Here's one for ya':
Is it graphical? How many times have you been referred to a "modeling tool" to create a representation of data?
Is it textual? I've never heard of anybody referring to MS Word as a modeling tool…
Here's an example of the impact of my private quandary:
When somebody is required to deliver a "model" of the data related to a project, do they have any basic idea what that should look like if it were placed in a lineup? Would they panic, not knowing what to deliver? Are they afraid, very afraid???
Surely there must be some consensus somewhere…
I know! I'll look!!
But I found a couple of clues. First of all is the use of the word "abstract" in so many of the definitions. I think that the use of the word "abstract" is useful. I've noticed something interesting about data: you can't really "see" it. You can see representations of it (like reports, a GUI displaying it, or even a table listing), but you can't really see it, unless of course you elect to try direct examination of the storage media via a scanning electron microscope, which I don't recommend for BA standard practice. It's way too distracting from the goal.
Which leads me to my second observation:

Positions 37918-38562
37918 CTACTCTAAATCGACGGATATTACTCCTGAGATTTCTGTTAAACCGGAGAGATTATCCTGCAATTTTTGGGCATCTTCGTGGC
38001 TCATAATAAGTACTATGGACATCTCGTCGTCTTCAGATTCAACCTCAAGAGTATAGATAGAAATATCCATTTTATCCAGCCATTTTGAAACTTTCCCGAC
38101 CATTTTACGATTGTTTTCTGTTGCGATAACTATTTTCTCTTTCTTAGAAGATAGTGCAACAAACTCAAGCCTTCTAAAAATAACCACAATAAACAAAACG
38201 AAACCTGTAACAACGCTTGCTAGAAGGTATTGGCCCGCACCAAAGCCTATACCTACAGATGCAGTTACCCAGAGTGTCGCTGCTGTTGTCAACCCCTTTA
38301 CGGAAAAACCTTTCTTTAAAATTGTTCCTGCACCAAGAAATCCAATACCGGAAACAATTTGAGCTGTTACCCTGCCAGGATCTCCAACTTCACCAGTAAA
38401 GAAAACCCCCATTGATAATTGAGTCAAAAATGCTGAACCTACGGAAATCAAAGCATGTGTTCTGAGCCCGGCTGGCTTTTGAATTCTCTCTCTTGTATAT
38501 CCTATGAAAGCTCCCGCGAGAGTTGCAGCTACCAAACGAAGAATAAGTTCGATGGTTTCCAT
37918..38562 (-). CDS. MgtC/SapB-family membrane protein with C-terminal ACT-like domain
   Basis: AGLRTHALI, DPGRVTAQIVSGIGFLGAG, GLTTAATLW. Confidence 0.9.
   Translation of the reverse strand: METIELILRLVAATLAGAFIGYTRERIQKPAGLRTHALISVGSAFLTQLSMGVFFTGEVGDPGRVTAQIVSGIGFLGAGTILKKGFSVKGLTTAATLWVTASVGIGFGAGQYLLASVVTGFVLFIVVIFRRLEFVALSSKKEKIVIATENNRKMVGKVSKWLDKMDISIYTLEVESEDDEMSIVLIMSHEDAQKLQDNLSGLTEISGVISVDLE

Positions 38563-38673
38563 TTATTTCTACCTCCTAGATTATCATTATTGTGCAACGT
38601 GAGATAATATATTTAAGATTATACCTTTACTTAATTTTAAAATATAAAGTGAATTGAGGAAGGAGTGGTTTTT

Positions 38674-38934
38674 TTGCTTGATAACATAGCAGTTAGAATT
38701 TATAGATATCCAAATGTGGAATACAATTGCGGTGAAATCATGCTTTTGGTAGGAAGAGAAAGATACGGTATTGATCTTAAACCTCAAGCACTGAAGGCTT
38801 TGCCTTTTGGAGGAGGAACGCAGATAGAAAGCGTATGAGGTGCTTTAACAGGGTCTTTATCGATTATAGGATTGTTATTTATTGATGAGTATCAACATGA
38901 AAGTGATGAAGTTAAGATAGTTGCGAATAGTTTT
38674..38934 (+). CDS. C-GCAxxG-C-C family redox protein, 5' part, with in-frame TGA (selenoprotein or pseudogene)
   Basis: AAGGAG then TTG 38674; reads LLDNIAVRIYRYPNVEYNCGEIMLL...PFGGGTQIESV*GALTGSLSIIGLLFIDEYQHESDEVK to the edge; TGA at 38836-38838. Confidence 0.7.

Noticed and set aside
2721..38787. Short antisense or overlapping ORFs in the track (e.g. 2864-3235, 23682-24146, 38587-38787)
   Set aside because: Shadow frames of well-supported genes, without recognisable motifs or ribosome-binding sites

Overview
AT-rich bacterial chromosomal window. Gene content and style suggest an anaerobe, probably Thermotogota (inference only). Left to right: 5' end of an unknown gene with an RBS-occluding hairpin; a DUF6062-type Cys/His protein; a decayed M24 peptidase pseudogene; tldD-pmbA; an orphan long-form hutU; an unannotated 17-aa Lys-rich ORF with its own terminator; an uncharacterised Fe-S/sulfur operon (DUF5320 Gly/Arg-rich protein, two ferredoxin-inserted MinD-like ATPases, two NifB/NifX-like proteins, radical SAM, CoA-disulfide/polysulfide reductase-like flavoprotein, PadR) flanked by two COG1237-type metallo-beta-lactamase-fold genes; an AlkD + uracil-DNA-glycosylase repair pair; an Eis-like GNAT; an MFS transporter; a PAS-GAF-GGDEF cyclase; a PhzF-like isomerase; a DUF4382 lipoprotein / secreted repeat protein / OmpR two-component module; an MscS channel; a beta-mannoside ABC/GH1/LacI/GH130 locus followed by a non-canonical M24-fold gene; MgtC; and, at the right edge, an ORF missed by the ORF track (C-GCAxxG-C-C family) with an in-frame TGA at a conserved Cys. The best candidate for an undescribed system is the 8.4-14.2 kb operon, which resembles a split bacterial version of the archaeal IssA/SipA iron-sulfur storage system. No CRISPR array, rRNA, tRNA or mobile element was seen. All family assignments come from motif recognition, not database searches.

The use of the word "representation" in some of the definitions.
After thinking about it for a bit, it appeared to me that a great definition for the word "model," at least as used by BAs in the performance of their jobs, could be:
"Any visual representation of an abstract concept that is useful for communicating the realities of the project related to the representation."
This definition would prescribe, then, the use of either graphical, textual or both methods for this purpose. But, note also, the use of the word "communicate." This is at the core of the need. If the delivery method is not right for the audience, then the "model" fails the test of the definition.
No matter how cool the picture, if the target audience doesn't grasp the reality of the subject, then it's worthless.
No? Feel free to correct me.